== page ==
Go heavy duty when possible – Thicker brackets and durable framing are what sets quality shelving and materials apart. Equipment and materials are heavy, and this weight is even more noticeable when the van has to make an abrupt stop.
Put the doors to work – The interior side of van doors is a great place to hang frequently used items. Hooks can secure hard hats and tool belts, and magnetic strips can hold common hand tools like pliers, screwdrivers, and hammers.
Remember comfort – It’s worthwhile to keep your team happy and healthy. For example, if your business is located in a cold region of the country, a heated cabin makes a huge difference to the workers who have to be in the van day after day. Not every feature of the van has to be dedicated to work purposes. Satellite radio, GPS, and comfortable seats are all small touches that make the days go by easier.
Be consistent – It only takes two vans to have a fleet. Once you develop an efficient van design, copy the system to the next van exactly to make it easier on crew members.
HVAC work van organization – While HVAC vans need to be able to carry the hand tools and parts necessary to make repairs at the job site, they also need to have adequate space to carry full replacement units. Work crews will also need ways to move heavy equipment, which means dollies and even hydraulic lifts.
Plumbing work van organization – Plumbing trucks have the same requirements as HVAC vans, meaning they need to be able to contain all the tools and safety equipment necessary for any plumbing job. An added consideration is that plumbing vans get dirty and crews will need a way to clean and sanitize equipment if they have multiple stops to make during the day.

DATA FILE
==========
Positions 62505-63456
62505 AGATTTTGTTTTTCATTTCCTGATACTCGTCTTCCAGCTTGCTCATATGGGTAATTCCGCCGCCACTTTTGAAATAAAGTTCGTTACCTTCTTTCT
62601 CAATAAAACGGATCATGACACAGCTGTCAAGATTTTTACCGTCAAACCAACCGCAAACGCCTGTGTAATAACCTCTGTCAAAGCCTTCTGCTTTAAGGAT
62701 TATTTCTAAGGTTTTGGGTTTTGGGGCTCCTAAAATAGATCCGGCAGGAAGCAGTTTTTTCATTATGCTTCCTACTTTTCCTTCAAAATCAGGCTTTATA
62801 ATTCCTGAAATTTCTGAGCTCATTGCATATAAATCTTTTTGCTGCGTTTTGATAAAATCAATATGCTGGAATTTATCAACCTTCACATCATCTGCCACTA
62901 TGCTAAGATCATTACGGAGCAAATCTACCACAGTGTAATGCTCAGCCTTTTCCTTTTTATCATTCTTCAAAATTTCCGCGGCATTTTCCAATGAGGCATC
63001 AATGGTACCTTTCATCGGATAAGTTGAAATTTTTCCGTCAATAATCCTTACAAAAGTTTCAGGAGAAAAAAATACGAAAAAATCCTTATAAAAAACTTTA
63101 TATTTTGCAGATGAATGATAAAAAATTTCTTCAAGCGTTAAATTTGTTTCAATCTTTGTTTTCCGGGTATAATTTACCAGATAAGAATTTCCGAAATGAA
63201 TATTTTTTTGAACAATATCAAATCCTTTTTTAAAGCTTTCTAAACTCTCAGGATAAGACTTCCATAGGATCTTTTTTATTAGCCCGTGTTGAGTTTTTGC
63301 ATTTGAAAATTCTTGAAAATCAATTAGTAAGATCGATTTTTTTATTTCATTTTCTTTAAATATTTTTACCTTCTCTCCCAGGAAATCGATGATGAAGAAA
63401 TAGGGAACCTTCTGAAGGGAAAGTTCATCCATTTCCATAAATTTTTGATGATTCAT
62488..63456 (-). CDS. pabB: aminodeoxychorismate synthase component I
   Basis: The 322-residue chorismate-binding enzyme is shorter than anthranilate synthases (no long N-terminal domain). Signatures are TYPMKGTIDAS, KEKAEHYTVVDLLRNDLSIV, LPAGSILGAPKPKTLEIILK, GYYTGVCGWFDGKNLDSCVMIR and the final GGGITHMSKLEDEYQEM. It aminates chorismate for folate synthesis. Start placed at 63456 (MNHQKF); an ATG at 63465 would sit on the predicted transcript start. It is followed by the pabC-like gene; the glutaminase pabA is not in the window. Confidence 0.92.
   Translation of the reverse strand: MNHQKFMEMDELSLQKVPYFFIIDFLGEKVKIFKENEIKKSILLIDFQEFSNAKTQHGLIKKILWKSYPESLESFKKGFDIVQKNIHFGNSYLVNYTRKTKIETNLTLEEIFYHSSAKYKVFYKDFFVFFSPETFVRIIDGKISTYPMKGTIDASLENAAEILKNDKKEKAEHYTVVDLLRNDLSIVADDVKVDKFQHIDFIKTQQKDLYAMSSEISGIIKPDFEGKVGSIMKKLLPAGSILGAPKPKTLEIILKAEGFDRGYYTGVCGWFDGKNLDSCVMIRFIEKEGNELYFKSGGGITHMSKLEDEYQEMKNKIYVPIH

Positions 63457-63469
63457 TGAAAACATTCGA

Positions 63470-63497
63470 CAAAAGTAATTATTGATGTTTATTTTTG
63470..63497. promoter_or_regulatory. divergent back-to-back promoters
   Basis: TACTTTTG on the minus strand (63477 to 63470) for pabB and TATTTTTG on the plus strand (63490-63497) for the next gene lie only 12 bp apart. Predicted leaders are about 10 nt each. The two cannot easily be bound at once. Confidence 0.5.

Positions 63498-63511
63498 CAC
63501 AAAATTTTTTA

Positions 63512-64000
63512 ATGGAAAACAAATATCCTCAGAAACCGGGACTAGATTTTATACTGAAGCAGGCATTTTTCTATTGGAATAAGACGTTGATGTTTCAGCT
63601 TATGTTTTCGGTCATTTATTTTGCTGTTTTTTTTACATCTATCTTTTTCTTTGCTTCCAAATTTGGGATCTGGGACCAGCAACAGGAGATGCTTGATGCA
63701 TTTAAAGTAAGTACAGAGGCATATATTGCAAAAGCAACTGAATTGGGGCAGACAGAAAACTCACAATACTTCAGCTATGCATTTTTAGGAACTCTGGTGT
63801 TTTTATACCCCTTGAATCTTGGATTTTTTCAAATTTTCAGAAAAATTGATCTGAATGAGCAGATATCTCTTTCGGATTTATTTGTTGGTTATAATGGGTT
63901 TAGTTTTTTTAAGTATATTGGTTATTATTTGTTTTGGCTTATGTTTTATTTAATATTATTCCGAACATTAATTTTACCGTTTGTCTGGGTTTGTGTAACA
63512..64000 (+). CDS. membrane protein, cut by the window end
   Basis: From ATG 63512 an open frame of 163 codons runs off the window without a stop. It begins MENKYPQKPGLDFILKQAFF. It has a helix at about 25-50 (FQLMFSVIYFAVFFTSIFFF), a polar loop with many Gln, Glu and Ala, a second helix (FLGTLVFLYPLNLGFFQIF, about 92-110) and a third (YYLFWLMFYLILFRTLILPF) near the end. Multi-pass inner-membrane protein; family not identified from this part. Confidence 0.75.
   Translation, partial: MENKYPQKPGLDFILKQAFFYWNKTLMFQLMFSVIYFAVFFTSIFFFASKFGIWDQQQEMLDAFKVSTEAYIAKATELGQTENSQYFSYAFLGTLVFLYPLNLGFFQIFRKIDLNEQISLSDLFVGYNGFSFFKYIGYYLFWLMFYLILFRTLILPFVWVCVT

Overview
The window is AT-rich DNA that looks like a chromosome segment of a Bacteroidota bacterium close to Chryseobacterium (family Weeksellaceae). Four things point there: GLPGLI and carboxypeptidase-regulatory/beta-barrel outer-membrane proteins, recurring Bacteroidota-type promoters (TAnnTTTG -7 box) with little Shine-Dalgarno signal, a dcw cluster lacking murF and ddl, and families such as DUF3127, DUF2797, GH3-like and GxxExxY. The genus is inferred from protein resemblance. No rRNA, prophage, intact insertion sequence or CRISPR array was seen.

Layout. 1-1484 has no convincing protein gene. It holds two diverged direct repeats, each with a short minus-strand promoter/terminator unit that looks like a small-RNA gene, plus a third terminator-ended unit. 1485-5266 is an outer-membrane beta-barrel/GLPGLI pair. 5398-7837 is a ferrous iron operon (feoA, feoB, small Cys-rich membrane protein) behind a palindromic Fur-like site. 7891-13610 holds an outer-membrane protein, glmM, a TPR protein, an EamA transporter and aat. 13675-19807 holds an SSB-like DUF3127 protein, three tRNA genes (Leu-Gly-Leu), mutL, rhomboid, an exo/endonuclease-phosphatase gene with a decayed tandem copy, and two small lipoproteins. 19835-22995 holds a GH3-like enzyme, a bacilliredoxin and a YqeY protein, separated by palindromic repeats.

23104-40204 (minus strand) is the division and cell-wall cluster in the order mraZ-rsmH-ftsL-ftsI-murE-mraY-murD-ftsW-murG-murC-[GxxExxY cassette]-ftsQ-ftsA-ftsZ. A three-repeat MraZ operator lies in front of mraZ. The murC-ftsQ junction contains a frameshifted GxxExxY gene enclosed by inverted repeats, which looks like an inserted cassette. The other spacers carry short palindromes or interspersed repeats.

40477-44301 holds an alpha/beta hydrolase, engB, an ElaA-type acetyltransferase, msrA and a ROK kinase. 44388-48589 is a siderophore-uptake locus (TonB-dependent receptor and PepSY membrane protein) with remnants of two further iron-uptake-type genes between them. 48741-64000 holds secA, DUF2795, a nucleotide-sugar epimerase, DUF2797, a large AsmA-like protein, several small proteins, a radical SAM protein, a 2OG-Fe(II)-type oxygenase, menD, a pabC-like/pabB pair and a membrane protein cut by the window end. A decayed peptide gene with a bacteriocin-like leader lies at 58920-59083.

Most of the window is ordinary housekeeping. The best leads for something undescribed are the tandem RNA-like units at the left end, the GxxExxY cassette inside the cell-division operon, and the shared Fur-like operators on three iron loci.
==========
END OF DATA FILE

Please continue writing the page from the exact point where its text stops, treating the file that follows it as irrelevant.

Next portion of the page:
Electrical work van organization – Electricians need storage for all the small components and spools of wire they need to bring to the job site. Add to this safety equipment, ladders, and conduit and it’s easy to see that an electrical service van is one that needs a wide range of storage options.
Advantage Outfitters has all the upfitting equipment you need to fully customize a work van for plumbing, construction, landscaping, HVAC, and other trades and commercial businesses. Our range of products includes van shelving, organization kits, and modular components that are of the highest quality. We turn work vans into well-organized and safe vehicles that boost productivity and efficiency. Whether you have one van to upfit or 100, Advantage has the solution.